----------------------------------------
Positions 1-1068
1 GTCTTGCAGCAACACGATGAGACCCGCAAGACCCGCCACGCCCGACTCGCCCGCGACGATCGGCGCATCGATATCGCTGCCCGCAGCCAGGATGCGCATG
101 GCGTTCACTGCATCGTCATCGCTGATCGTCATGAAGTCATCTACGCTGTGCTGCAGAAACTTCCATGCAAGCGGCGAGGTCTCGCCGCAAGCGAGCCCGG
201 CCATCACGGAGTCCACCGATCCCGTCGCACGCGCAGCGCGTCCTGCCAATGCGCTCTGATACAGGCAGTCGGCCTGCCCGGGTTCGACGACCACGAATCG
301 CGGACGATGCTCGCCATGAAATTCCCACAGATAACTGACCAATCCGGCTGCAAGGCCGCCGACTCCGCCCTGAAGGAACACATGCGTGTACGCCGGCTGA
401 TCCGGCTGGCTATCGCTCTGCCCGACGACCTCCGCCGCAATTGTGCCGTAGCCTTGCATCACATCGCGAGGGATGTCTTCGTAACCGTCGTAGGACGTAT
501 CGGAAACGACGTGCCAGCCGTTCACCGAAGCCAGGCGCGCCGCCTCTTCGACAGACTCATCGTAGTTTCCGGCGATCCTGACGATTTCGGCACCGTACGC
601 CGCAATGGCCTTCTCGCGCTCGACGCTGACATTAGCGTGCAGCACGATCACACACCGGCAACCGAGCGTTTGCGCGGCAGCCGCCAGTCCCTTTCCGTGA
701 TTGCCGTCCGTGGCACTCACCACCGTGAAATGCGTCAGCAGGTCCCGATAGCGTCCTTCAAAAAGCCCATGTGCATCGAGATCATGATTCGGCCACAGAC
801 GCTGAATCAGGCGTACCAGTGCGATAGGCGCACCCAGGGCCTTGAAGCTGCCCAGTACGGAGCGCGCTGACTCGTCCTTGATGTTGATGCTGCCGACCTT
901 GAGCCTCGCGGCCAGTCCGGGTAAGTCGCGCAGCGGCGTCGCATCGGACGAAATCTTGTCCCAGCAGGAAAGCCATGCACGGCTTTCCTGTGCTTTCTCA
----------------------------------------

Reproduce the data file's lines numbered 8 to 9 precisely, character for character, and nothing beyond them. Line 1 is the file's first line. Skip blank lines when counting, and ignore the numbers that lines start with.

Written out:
601 CGCAATGGCCTTCTCGCGCTCGACGCTGACATTAGCGTGCAGCACGATCACACACCGGCAACCGAGCGTTTGCGCGGCAGCCGCCAGTCCCTTTCCGTGA
701 TTGCCGTCCGTGGCACTCACCACCGTGAAATGCGTCAGCAGGTCCCGATAGCGTCCTTCAAAAAGCCCATGTGCATCGAGATCATGATTCGGCCACAGAC